A similar phenomenon was apparent at the summer shows of the Moody Blues, who were touring the U.S. at the same time that Lynne was touring England. The occasion was the 50th anniversary of their landmark LP Days of Future Passed, which they played in its entirety during the second half of each show, accompanied by prerecorded orchestral passages and scenic rear projection that included Jeremy Irons reciting the poetry (“Cold-hearted orb that rules the night …”).
All three of the band’s original members are septuagenarians, and the drummer Graeme Edge is now more of an auxiliary percussionist. But the frontmen, Justin Hayward and John Lodge (both of whom, incidentally, have described themselves as Christians) looked fine. And they sang and played even better.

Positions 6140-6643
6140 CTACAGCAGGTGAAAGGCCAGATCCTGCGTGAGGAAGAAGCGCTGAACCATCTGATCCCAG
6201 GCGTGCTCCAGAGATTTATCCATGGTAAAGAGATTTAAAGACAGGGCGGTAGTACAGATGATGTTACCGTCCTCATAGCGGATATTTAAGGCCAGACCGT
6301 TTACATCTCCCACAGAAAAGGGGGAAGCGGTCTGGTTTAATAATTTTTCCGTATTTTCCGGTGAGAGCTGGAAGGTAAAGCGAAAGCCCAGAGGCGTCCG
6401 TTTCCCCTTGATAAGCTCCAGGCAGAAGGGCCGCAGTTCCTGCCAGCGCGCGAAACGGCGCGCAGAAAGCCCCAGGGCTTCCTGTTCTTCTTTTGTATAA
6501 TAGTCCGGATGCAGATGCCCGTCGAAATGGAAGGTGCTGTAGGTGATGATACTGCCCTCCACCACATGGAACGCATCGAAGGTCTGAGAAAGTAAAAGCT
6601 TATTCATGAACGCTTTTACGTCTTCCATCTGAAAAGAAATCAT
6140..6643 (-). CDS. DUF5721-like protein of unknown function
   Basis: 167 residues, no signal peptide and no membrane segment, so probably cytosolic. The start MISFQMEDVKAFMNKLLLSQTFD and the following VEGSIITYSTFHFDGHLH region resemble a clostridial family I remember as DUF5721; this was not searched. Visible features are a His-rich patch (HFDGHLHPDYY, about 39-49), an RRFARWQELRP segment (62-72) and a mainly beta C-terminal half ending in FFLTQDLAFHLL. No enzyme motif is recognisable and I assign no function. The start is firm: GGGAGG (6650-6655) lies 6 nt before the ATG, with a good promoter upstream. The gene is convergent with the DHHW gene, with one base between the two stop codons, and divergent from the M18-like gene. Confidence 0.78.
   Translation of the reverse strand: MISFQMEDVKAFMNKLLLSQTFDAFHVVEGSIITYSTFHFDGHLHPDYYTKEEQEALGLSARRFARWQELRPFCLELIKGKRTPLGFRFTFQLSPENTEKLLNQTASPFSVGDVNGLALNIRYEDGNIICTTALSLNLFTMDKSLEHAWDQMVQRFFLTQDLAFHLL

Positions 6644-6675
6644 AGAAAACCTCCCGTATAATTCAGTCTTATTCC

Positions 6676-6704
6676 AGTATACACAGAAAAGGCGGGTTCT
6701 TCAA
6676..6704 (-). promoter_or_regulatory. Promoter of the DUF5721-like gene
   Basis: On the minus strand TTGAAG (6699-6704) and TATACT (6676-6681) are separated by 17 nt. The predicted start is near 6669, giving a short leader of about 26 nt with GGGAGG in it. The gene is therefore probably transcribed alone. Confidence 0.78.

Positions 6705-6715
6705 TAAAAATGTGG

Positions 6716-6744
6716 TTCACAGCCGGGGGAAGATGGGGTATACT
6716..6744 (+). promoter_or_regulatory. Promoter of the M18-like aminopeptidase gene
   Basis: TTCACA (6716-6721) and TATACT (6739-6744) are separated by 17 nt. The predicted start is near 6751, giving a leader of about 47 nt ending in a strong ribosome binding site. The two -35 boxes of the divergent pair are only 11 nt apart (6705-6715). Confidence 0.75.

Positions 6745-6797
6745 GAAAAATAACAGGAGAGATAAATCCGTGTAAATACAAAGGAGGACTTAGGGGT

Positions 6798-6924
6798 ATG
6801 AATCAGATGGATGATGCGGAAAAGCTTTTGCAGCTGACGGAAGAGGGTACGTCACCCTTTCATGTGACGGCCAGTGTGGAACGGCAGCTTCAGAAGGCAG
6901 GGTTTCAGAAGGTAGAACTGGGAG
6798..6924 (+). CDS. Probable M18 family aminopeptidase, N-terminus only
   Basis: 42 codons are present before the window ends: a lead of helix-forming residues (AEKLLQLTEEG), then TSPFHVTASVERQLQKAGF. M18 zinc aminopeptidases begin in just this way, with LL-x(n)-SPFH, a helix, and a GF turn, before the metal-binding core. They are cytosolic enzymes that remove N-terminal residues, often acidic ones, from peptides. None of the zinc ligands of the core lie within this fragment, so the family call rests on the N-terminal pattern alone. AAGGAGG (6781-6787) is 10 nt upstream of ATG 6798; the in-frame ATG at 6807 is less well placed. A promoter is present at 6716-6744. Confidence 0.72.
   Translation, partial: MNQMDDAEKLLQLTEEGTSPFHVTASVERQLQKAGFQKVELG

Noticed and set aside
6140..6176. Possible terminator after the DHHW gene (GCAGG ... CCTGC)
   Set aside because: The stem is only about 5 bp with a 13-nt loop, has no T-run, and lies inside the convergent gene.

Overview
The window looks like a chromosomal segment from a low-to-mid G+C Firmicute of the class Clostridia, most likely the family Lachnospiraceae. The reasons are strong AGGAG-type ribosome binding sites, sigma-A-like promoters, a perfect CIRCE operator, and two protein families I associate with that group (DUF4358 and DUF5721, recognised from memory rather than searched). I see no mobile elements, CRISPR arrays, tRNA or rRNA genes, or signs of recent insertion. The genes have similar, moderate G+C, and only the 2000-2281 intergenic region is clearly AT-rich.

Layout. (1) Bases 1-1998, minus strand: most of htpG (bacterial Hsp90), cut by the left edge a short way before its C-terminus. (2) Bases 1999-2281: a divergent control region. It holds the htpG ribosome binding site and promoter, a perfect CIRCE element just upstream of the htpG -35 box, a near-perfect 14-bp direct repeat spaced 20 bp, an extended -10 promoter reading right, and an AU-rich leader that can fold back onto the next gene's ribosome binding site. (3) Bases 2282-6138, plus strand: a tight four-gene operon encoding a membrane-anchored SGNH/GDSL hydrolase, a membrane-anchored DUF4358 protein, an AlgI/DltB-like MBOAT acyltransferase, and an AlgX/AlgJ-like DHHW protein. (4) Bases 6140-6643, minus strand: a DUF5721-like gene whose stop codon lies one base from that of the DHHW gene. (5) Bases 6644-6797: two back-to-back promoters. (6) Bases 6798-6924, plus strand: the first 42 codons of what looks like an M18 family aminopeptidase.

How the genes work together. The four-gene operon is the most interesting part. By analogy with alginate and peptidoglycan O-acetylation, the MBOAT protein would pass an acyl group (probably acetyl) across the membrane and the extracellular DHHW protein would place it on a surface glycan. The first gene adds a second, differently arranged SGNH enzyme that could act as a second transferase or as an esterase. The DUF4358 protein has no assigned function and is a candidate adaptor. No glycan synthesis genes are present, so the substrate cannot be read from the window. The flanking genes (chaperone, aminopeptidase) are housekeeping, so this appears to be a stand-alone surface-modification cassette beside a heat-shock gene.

But of the 2,000 fans who packed the Moodies’ July performance at Northfield, Ohio’s Hard Rock Rocksino, for instance, most looked 60 and up. (Lodge thanked them for “keeping the faith.”)
Polydor has just released the 50th-anniversary edition of Days of Future Passed. It contains three mixes of the album plus contemporaneous bonus material and has never sounded clearer. It’s a shame to think that with the passing of the last Moody Blues fan its title might also become its epitaph.